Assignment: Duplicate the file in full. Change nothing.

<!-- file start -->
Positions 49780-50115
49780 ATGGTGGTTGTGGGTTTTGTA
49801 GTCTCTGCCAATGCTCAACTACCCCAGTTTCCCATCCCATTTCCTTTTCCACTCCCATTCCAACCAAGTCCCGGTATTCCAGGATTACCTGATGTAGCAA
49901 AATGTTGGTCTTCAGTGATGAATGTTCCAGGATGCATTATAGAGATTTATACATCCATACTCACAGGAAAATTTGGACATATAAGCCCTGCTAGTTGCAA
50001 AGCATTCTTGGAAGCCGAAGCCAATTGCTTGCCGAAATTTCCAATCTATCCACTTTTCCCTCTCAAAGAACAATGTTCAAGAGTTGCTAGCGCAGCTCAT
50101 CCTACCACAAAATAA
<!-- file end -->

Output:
Positions 49780-50115
49780 ATGGTGGTTGTGGGTTTTGTA
49801 GTCTCTGCCAATGCTCAACTACCCCAGTTTCCCATCCCATTTCCTTTTCCACTCCCATTCCAACCAAGTCCCGGTATTCCAGGATTACCTGATGTAGCAA
49901 AATGTTGGTCTTCAGTGATGAATGTTCCAGGATGCATTATAGAGATTTATACATCCATACTCACAGGAAAATTTGGACATATAAGCCCTGCTAGTTGCAA
50001 AGCATTCTTGGAAGCCGAAGCCAATTGCTTGCCGAAATTTCCAATCTATCCACTTTTCCCTCTCAAAGAACAATGTTCAAGAGTTGCTAGCGCAGCTCAT
50101 CCTACCACAAAATAA